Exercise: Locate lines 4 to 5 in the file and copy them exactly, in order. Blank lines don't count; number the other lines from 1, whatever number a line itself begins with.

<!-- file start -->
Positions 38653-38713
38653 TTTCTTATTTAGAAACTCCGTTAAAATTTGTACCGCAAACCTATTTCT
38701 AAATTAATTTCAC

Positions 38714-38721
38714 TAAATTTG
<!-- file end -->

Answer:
Positions 38714-38721
38714 TAAATTTG